Multiple districts — Local districts went two-for-three in Tuesday’s elections, with voters in Kelloggsville and East Grand Rapids approving tax requests for school improvements. However, Cedar Springs voters turned down a proposed renewal of a 10-year-old sinking fund for facility, safety and technology maintenance and improvements.
By an unofficial 634-524 count, Kelloggsville voters approved a 22-year, $11.3 million bond that the district said would not increase taxes above the current rate but would allow it to make a number of valuable educational improvements.
These include the construction and addition of a science, technology, engineering and mathematics (STEM) building at Kelloggsville High School; a new media center at Southeast Elementary; technology upgrades to enhance instruction and more.
Eric Alcorn, director of human resources, said taxes won’t increase because when the district recently refinanced its 2015 debt it saved more than $2 million, allowing it to keep the rate at 7.32 mills.
He was grateful for continued support from the district’s voters for the new learning areas.
“We want to thank our community for approving the funding for the STEM building and media center,” Alcorn said. “Once completed, both areas will provide space and opportunity for our students to explore their interests and enhance their learning experience. We cannot thank our community enough for their support.”
At the high school, Alcorn said, the goal is “to give students an exceptional facility that will provide opportunities for STEM, robotics and business classes.”
The elementary school’s media center similarly will expand opportunities for students, Alcorn added.
“Media centers today need to be adaptable, personal and hands-on with a focus on project-based learning,” he said. “We want to be able to help build on every student’s ability to use technology.”
Alcorn added the district will begin the design stage very soon, and that the entire project will take approximately two years.
In the last decade, Kelloggsville has had a number of bond proposals successfully pass, including a $33.9 million ballot measure for the high school addition in 2015 and a $19.2 million measure for Central Elementary School in 2018.
East Grand Rapids
In East Grand Rapids, a renewed and slightly increased version of a successful 2004 millage for recreation programs was approved 2,029-1,212, much to the delight of Anthony Morey, assistant superintendent of finance and operations.
He said the district was “extremely grateful for the ongoing support of the community as demonstrated by the strong vote of approval for the recreation millage.”
He added: “Since 2004, the millage has supported after-school programming that has not only enriched the lives of our students but also has protected vital resources for our core educational mission. Knowing these millage resources will now be available to the next generation of students is critical to our long-term strategic plan and our goal to ensure stability in programming.”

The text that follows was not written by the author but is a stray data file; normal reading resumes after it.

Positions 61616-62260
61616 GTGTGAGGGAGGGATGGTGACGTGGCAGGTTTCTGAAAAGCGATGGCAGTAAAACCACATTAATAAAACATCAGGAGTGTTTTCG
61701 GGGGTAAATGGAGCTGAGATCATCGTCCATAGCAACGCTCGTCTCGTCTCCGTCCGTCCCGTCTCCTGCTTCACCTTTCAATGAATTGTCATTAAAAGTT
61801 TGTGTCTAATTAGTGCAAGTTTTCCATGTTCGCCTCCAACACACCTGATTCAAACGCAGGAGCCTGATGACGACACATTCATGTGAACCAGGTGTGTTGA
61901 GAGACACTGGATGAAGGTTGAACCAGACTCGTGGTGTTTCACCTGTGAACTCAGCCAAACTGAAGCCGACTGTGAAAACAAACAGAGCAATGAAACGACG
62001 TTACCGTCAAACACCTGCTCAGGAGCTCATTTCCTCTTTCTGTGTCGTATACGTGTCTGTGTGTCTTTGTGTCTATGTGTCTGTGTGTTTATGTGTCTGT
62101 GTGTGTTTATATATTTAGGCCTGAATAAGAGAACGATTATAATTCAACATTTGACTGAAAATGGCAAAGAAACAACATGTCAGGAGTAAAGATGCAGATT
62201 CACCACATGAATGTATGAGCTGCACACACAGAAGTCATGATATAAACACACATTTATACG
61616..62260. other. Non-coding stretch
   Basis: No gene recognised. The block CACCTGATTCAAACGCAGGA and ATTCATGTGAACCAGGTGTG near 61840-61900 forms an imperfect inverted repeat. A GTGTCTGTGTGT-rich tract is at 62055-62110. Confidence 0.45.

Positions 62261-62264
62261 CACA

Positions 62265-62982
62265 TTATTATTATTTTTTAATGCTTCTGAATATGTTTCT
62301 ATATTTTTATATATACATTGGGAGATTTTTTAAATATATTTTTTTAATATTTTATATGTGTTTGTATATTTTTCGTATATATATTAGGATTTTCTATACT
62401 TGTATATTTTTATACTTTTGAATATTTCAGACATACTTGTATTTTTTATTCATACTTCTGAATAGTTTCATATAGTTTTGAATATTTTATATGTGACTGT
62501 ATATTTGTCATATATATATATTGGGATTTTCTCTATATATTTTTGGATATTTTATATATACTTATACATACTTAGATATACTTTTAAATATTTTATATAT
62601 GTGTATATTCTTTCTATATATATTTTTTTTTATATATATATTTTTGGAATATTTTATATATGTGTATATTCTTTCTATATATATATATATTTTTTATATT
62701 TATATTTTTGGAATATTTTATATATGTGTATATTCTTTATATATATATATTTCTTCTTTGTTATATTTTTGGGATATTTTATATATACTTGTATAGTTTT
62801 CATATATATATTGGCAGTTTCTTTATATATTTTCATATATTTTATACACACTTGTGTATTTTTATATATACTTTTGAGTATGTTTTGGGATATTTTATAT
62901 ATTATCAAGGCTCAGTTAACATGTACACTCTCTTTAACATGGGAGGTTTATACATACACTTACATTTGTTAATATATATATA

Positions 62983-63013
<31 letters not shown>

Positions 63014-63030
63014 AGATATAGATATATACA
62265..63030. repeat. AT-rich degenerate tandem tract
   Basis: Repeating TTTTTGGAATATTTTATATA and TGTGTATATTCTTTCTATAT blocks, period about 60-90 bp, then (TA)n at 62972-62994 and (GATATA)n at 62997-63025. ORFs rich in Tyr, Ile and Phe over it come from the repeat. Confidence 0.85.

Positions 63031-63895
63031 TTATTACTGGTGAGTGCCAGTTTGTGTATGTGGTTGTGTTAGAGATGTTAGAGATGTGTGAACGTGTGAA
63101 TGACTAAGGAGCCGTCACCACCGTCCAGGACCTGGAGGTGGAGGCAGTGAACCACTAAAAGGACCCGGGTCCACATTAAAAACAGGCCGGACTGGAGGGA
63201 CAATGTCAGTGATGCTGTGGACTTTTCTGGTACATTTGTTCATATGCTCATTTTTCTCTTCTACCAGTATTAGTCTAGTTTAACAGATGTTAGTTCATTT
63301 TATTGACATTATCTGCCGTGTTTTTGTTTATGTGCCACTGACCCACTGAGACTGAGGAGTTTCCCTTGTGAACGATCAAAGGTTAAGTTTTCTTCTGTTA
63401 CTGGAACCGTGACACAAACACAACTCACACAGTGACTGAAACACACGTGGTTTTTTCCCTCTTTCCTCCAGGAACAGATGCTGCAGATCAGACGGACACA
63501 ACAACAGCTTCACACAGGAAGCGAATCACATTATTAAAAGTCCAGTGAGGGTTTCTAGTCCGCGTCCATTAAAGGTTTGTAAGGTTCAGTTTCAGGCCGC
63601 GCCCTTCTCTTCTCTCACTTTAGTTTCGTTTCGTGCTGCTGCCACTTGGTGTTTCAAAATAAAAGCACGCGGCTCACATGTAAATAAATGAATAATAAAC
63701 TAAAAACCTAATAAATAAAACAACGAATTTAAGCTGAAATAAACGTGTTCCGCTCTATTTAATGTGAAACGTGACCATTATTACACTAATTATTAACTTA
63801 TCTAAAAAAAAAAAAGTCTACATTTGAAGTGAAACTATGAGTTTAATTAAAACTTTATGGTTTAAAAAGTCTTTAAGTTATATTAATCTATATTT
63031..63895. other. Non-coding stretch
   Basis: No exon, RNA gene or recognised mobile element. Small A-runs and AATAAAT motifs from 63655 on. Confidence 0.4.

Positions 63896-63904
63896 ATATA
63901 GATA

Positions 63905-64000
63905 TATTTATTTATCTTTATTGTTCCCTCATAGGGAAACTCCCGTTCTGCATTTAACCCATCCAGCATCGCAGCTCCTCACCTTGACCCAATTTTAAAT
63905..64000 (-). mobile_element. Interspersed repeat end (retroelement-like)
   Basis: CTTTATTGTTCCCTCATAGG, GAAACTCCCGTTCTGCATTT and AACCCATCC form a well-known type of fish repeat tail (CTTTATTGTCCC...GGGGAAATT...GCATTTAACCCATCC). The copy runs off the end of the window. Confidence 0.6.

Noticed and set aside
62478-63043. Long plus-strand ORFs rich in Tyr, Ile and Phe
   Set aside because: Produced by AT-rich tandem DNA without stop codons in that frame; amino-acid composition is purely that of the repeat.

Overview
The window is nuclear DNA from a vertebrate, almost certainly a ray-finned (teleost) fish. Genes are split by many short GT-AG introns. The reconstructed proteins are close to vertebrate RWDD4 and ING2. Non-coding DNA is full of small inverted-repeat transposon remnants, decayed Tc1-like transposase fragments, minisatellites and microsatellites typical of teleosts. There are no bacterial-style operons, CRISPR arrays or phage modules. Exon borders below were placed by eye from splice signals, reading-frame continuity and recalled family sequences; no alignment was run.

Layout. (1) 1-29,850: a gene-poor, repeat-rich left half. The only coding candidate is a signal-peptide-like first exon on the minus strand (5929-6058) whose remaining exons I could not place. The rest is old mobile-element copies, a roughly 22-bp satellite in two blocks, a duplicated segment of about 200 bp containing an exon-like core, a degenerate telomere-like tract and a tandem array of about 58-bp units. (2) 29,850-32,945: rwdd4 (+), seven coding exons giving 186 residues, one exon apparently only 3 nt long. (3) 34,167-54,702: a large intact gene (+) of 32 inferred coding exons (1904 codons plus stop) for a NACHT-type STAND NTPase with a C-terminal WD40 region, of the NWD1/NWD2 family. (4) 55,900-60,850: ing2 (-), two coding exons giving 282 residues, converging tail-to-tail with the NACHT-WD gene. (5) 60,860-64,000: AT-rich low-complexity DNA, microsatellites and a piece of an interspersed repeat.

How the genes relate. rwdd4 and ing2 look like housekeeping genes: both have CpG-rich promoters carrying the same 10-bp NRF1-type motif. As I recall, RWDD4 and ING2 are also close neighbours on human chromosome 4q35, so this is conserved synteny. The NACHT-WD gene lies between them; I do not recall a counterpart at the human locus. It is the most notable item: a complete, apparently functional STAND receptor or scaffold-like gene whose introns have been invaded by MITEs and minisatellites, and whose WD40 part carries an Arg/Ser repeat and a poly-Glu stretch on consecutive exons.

The millage has offset costs to operate athletic, performing arts and classroom facilities for after-school programs. The new proposal was for 1.5 mills for 20 years, up 0.1 from the 1.4 mills in the 2004 millage. The increase was calculated to approximately offset the three Headlee rollback millage rate reductions that may occur in 2022, 2023 and 2024, before the new recreation millage is levied for the first time.
In a letter to families, East Grand Rapids Public Schools noted that the owner of a $500,000 home with a taxable value of $250,000 would pay about $375 a year under the proposed 2024 millage, an increase of $80 from the current $295.
Though the 2004 millage is not set to expire for two more years, Morey said the district wanted to be proactive and not run right up against the renewal deadline.
East is one of four districts in Kent ISD’s coverage area to levy a recreation millage, along with Forest Hills, Northview and Rockford.
In Cedar Springs, a request to renew the district’s 1 mill sinking fund millage failed by a vote of 1,968 to 1,456.
“Obviously, the results of the election were not what we were hoping for,” Superintendent Scott Smith said. “Regardless the outcome of the popular vote, Cedar Springs Public Schools remains committed to doing our best to support our students in the classroom and in their extracurricular activities.”
School districts use sinking funds to pay for projects like safety improvements, repairs and technology upgrades as they become necessary, instead of having to request a bond millage.
“We are still extremely grateful for the $68 million school building and site bonds passed in 2020,” Chief Financial Officer Chris LaHaie said. “This defeat means that we simply will be unable to move forward with several aspects of our facility improvement and revitalization plan.”
Added Smith: “This will result in us having fewer dollars to spend in the classrooms.”
Besides ongoing building repairs and safety improvements, the district had planned to use sinking funds to fund projects like a campus fitness trail, water bottle refilling stations, new building signage, track updates and a technology refresh. Going forward, Smith said they “will have to say ‘no'” to projects like these.
“We carefully evaluate each dollar spent in order to be good stewards of our community’s resources,” Smith said. “We will continue to use that strategy moving forward. It may mean that we will have to put off some repairs and scale back on, or eliminate, some projects all together. As repairs or other facility needs arise, we will need to use general fund dollars to pay for them.”
Beth Heinen Bell contributed to this report